Anticonvulsants are used for prevention of flare-ups and to calm anxiety that may occur when a flare up is imminent. These prescription medications include:
- Oxcarbazepine (Trileptal)
- Lamotrigine (Lamictal)
- Phenytoin (Dilantin, Phenytek)
- Clonazepam (Klonopin)
- Gabapentin (Neurontin, Gralise, and others)
These muscle-relaxers (e.g., baclofen) may be used alone or combined with carbamazepine. There are side effects that can include confusion, nausea and drowsiness.
Botox (botulinum toxin A) injected in the muscles of the jaw may reduce pain when other treatments are not successful.
Depending on the cause and severity of your trigeminal neuralgia, you may have surgical options. Microvascular decompression relieves pressure on the trigeminal nerve with a small incision behind the ear (and careful movement of the arteries).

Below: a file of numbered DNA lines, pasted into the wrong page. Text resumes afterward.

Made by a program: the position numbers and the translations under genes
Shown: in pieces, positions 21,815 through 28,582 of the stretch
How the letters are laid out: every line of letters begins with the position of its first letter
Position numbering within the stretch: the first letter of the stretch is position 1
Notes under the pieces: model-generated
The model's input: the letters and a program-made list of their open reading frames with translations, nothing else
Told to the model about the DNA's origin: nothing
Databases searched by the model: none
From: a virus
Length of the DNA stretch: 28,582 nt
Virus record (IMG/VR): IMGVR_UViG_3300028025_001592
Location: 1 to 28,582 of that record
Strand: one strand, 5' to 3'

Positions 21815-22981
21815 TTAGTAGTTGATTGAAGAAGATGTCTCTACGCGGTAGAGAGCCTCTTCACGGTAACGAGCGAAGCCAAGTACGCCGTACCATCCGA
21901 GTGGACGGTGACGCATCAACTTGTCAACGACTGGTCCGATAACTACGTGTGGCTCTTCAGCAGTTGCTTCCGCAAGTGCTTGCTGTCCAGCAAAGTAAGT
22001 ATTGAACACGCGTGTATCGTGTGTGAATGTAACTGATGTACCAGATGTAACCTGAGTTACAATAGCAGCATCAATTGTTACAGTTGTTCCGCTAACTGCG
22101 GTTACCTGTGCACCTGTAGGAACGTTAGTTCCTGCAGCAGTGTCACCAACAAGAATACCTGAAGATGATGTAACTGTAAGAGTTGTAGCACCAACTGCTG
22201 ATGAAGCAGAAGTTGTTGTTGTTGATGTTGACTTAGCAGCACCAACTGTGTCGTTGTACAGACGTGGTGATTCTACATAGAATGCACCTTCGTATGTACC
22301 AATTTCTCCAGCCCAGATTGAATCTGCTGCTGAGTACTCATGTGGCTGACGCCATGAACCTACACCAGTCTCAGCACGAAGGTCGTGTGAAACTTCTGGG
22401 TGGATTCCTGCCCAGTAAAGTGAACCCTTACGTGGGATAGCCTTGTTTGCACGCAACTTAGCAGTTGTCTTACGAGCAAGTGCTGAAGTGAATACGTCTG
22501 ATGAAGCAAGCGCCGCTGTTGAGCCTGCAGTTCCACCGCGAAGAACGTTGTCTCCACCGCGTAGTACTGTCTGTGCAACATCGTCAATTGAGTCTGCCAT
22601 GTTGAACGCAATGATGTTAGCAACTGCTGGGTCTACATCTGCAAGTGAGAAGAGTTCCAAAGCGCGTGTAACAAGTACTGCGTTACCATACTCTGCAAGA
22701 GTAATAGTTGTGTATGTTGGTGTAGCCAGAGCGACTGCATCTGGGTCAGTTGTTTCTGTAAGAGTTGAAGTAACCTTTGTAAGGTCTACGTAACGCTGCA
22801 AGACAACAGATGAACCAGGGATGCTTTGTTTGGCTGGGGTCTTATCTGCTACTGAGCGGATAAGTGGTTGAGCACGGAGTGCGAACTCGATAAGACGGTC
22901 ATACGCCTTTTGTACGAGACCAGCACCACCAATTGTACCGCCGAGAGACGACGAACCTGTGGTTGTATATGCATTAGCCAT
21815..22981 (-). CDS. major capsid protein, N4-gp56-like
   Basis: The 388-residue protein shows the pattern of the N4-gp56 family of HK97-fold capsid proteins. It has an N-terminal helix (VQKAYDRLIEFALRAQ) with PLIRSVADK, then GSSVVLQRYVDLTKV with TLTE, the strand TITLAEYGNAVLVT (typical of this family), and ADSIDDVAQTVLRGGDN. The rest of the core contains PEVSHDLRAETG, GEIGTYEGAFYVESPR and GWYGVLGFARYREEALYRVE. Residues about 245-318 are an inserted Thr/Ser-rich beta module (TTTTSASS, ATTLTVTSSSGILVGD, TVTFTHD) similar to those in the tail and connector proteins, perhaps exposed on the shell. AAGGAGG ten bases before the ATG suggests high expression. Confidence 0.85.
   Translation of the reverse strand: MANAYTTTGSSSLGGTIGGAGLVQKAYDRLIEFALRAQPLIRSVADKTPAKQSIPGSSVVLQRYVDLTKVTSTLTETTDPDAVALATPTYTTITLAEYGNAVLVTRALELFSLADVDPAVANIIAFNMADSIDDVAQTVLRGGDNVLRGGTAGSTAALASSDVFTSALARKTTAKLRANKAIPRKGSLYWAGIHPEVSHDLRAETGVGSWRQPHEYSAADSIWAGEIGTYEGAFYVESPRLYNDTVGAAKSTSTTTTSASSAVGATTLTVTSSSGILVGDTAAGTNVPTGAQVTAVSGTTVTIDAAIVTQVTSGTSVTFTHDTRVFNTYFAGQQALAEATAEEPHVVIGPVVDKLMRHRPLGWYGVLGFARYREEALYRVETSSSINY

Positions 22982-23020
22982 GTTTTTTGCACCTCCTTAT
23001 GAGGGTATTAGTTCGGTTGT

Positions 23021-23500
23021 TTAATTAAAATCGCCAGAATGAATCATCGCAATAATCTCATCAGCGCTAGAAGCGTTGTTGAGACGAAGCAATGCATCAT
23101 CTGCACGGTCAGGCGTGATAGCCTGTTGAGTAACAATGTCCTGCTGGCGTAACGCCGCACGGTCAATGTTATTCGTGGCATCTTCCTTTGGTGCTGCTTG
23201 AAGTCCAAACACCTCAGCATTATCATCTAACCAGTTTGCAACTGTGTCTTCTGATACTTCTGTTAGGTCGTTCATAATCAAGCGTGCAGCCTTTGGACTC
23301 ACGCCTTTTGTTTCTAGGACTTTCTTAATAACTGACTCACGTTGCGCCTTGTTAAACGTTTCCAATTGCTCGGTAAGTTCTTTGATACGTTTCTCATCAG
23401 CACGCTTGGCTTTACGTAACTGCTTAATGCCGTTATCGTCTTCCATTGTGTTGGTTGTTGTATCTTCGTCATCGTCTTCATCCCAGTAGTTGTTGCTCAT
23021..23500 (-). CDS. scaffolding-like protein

Brain stereotactic radiosurgery (a.k.a gamma knife) uses a small dose of focused radiation to damage the trigeminal nerve enough to reduce or eliminate pain. Balloon compression acts in much the same way, as does radiofrequency thermal lesioning, damaging the nerve’s pain signals.
Some patients combine these treatments with other therapies such as acupuncture, biofeedback, chiropractic, and trigger reduction therapy. It is important to work closely with your doctor to find treatments that can work for you.
If you are experiencing the symptoms of trigeminal neuralgia but need dental work, get in touch today. Our gentle dentists are experts at treating patients with highly sensitive and painful conditions. We can suggest some modifications to help you. Contact AZ Dentists today for more information.